Other factors that can also affect how quickly any medication works for you include:

  • your rate of metabolism 
  • the activity of your liver enzymes 
  • how physically active you are. 

Whichever method you use to take antipsychotics drugs, they may work quite quickly to make you  feel calmer. But it may take days or weeks to reduce your psychotic symptoms.

What is an emergency injection? 

If doctors consider you to be in an ‘emergency situation’, you may be given an antipsychotic or other  sedative drug to quickly tranquillise you. 

Emergency medication should ideally be given to you by mouth. But if that’s not possible, you may  need to be given drugs as a fast-acting injection into a muscle. This is known as an emergency  injection. 

What is an emergency situation? 

You are in an emergency situation if: 

  • you are behaving in a way that puts yourself at immediate risk, or puts other people at  immediate risk 
  • you have not responded to measures to try and deescalate the situation, or 
  • you have refused to take oral medication that would calm you down, or you’ve taken that  medication but it has not worked. 

In a situation like this, doctors may decide that you need something to calm you down as quickly as  possible (this is called rapid tranquillisation). 

Which medications might be used for emergency injection? 

The antipsychotic drugs which may be given by emergency injection are: 

  • olanzapine 
  • aripiprazole 
  • haloperidol 

You may be given lorazepam or promethazine. These are different types of drug, but both can be  used as tranquillisers. Sometimes, doctors may use lorazepam at the same time as an antipsychotic,  if you are very agitated. 

In some cases, doctors may use zuclopenthixol acetate (Clopixol). This is given as an  injection and can sedate you for two to three days. They should only use this if medications which  last for a shorter period don’t work.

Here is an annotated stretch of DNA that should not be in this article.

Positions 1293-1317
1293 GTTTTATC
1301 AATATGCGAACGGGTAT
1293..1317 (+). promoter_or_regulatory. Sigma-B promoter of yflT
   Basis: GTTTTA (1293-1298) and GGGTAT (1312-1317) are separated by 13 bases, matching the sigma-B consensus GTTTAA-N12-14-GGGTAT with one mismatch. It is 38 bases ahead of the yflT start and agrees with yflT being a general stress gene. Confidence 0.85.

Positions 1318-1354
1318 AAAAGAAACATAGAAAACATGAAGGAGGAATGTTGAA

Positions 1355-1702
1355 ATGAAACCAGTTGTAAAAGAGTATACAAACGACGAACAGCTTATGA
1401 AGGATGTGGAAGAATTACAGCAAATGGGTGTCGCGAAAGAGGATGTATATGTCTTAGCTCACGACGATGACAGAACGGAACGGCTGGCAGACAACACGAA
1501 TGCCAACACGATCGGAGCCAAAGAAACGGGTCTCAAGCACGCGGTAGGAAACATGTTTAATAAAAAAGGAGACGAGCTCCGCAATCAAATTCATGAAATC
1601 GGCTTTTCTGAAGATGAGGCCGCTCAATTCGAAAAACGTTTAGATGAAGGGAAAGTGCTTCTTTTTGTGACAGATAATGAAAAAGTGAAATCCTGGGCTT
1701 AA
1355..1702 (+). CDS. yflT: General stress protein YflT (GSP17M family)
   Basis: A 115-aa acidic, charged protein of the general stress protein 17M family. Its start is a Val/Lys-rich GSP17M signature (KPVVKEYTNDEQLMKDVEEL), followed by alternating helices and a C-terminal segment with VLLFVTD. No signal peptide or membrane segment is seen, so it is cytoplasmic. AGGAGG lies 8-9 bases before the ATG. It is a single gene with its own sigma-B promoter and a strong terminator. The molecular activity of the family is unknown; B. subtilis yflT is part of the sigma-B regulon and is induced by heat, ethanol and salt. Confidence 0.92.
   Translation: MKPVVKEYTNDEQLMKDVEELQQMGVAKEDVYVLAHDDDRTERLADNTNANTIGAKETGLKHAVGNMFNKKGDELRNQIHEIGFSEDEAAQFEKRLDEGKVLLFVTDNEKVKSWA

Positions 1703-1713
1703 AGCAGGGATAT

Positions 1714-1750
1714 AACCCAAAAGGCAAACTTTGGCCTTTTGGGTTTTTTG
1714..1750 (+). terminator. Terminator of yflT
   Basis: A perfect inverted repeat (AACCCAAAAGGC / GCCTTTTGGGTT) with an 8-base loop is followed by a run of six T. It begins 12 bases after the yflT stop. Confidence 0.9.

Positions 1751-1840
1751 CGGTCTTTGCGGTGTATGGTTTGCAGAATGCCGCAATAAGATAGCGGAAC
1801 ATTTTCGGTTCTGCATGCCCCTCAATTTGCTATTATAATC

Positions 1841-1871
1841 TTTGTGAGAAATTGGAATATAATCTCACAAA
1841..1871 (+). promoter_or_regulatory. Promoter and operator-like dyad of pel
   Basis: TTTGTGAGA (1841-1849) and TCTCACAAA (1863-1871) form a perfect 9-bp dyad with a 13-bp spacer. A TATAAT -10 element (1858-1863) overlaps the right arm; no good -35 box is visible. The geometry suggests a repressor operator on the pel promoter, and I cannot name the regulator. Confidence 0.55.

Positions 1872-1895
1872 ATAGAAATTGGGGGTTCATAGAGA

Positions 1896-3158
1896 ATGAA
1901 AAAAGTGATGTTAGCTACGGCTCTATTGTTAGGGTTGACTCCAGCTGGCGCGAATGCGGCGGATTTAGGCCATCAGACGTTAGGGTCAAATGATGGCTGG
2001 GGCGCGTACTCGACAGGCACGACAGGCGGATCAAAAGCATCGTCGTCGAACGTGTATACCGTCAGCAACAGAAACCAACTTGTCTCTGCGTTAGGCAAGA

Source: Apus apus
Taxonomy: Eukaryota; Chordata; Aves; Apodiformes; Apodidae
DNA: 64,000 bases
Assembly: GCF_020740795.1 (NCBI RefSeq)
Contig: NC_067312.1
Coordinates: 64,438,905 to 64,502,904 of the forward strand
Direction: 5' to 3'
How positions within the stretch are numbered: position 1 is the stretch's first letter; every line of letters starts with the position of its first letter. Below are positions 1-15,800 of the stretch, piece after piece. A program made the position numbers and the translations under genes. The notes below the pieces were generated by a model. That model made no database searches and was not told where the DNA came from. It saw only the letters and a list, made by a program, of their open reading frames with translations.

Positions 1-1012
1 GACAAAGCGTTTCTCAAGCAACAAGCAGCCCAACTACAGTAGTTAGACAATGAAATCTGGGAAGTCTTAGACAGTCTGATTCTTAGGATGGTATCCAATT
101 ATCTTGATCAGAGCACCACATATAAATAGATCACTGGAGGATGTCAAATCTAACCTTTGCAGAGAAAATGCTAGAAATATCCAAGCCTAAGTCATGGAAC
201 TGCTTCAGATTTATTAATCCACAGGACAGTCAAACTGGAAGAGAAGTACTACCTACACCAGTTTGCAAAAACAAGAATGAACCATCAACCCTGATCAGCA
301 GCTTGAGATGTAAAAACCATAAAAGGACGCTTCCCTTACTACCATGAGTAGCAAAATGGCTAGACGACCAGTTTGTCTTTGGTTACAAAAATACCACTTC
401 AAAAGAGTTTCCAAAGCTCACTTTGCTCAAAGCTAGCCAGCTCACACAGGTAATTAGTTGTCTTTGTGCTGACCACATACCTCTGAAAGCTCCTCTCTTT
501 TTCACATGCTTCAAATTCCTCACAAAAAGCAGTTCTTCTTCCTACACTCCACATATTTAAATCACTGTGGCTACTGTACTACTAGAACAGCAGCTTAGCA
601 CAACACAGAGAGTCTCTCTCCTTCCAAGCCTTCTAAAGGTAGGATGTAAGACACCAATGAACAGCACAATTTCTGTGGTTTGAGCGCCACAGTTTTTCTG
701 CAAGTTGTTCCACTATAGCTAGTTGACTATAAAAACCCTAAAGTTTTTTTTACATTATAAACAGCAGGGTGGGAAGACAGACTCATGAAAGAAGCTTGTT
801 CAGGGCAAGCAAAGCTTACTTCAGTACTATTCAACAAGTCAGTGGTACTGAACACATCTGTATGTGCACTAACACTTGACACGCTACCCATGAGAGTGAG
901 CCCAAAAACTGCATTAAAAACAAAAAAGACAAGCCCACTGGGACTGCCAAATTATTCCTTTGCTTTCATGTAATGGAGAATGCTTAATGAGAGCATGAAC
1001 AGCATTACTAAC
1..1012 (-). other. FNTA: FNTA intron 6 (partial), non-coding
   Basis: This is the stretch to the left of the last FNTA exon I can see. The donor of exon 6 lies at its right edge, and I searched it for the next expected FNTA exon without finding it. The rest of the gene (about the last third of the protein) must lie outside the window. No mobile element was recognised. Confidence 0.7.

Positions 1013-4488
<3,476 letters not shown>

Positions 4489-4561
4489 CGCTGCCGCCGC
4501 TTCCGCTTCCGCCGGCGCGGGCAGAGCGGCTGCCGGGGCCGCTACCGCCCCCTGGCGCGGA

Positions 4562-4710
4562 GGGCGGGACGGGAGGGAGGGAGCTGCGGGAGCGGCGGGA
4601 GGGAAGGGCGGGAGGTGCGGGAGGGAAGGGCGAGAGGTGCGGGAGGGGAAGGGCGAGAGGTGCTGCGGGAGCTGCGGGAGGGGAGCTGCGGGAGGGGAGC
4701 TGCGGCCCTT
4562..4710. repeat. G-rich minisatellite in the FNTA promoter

What happens if I refuse the injections?

If you refuse these injections, you may be restrained by hospital staff while a qualified nurse gives  you the injection. This can be very unpleasant. Anyone involved in restraining you should have had  special training to avoid causing you injury. 

Experiencing rapid tranquillisation like this can be traumatic. The National Institute for Health and  Care Excellence (NICE) has guidelines on the use of rapid tranquillisation in this setting. These  guidelines state that afterwards you should be given the opportunity to: 

  • discuss the experience with the health professionals responsible for your care
  • write down your own record of what happened, to be kept in your hospital notes. 

Remember: if you are not happy with how you’ve been treated, you can complain. 

Might I need to take other medication as well? 

You may be offered a combination of an antipsychotic and another drug as the best way to manage  your symptoms. This is likely to depend on: